The U.S. government sold off nearly half a billion dollars in General Motors stock in February, accelerating the winding down of its ownership in the nation's largest automaker.
The Treasury Department revealed in a monthly report that it had unloaded shares worth $489.9 million in February, more than three times the $156.4 million it sold in January, the first month it started selling shares on the open market.
The company's stock traded in the range of $26 to $28 per share in February, meaning the government sold about 18 million shares. The exact figure was not revealed.
The government has recovered about $29.8 billion of its $49.5-billion GM bailout, which helped the company navigate Chapter 11 bankruptcy and chart a path toward sustainability.
It's unclear exactly how many shares taxpayers own, but it's close to 270 million. That means the U.S. government would have to sell its remaining shares at a price of about $72 to break even.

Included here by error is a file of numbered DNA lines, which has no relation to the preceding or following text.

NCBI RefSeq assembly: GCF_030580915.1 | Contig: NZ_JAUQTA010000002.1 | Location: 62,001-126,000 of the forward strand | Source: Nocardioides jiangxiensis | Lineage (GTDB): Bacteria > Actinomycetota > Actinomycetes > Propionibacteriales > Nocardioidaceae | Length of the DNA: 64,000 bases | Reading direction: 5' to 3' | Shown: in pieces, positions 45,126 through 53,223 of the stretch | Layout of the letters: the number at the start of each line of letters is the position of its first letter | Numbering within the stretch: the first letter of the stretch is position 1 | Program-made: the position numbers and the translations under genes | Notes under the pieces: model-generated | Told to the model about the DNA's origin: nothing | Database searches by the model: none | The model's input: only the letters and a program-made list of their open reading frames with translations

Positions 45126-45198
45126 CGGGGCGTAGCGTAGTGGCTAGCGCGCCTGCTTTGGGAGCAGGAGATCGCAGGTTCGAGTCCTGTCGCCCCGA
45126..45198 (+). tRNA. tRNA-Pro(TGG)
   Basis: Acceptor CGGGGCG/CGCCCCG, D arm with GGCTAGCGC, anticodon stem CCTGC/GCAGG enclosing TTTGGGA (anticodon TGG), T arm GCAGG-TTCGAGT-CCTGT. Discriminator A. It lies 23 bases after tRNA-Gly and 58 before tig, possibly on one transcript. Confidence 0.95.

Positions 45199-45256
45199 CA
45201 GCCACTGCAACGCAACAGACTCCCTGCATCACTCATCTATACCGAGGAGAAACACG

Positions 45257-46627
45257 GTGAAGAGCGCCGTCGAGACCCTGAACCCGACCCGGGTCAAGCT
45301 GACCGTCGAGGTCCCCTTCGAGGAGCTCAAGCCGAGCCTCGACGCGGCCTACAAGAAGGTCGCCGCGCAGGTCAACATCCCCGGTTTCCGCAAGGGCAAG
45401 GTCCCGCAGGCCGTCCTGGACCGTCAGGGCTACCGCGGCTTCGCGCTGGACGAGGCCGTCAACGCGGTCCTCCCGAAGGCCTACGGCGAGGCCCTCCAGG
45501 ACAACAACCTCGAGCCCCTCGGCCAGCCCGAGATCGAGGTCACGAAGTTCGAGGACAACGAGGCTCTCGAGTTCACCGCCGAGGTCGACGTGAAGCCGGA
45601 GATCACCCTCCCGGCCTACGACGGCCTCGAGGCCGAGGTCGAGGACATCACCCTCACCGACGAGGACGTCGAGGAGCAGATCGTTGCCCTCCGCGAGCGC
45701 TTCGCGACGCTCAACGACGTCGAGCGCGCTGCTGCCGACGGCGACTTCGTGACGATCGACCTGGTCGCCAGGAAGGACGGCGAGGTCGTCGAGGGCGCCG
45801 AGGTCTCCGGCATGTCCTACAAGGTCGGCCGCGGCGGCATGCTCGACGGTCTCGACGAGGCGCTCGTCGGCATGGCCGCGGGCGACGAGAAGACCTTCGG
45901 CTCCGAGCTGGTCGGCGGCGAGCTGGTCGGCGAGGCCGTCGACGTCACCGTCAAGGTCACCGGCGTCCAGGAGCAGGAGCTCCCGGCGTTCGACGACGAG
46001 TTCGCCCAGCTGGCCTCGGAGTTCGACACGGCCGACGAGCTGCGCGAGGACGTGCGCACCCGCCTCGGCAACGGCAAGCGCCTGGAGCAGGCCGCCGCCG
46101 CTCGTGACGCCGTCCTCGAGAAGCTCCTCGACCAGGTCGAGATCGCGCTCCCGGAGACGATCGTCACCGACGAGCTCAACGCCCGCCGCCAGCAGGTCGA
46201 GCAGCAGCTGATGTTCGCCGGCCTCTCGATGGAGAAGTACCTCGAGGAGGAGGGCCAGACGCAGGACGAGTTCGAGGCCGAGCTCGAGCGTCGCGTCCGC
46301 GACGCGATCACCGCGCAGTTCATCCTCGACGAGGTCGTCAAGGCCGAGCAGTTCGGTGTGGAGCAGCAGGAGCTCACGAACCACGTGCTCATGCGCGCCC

Shares closed at $28.31 on Monday, up 31 cents.
Treasury in December revealed plans to begin selling the rest of its GM shares at regular intervals to avoid depressing the price and disrupting other investors' trading. At the same time, GM agreed to buy back 200 million shares for $5.5 billion, or $27.50 each.
The government is expected to sell its final GM shares late this year or early 2014.
A Treasury Department official recently confirmed that the government will not lift GM's executive pay restrictions until the government sells its final share of GM stock.
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